When prosecutors bring forward DNA evidence, they typically argue that these tests are extremely accurate. They often claim, although there is some debate over this, that it would be a one in a billion chance for someone to have identical DNA test results to those of the accused. They push back on defense questioning about possible errors in the collection or testing of the evidence.
All in all, it’s very hard to argue against DNA. When you can tie a suspect’s chromosomes to a crime scene, it’s extremely difficult to claim he wasn’t there. But is that enough?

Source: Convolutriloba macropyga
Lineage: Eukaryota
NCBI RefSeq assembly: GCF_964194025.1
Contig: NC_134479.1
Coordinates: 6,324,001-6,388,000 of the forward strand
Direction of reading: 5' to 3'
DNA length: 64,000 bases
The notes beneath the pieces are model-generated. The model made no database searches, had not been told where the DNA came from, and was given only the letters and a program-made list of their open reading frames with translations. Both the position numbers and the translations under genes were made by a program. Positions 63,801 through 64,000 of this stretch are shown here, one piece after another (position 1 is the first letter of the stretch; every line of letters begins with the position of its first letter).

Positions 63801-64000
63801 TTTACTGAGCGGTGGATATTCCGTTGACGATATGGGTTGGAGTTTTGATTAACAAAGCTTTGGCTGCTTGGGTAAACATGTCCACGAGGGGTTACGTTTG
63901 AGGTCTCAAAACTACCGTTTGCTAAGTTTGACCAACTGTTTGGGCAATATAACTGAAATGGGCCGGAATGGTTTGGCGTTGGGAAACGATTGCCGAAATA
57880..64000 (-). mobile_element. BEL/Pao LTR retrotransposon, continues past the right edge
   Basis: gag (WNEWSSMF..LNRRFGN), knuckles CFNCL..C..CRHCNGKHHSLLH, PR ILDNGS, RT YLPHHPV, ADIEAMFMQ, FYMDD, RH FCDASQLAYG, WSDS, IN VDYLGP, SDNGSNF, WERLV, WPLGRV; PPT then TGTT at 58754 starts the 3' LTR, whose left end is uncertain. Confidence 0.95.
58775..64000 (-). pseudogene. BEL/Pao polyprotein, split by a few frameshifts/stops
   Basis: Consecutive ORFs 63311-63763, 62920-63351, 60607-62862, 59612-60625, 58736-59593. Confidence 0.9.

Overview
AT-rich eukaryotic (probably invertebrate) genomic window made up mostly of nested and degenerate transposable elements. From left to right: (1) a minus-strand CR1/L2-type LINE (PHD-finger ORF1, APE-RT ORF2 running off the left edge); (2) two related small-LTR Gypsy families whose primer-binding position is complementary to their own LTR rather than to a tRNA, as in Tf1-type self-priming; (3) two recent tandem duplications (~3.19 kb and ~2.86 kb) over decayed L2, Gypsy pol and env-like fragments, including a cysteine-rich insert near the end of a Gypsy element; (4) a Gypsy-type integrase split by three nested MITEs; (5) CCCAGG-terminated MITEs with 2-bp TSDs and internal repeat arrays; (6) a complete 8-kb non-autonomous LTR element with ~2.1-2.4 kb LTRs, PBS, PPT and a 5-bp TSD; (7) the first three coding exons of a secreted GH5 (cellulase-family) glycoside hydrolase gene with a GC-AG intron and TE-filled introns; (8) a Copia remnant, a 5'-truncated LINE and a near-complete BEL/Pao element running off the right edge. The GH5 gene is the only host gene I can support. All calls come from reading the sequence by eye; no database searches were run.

A Denver man was recently accused of a sex crime based on DNA evidence. Along with several friends he had been to a Fourth of July rooftop party at a woman’s residence. Tragically, the woman apparently passed out at that party. When she awoke the next day, she realized something was terribly wrong. Her panties had been removed, she had vaginal pain, and she did not know what had happened.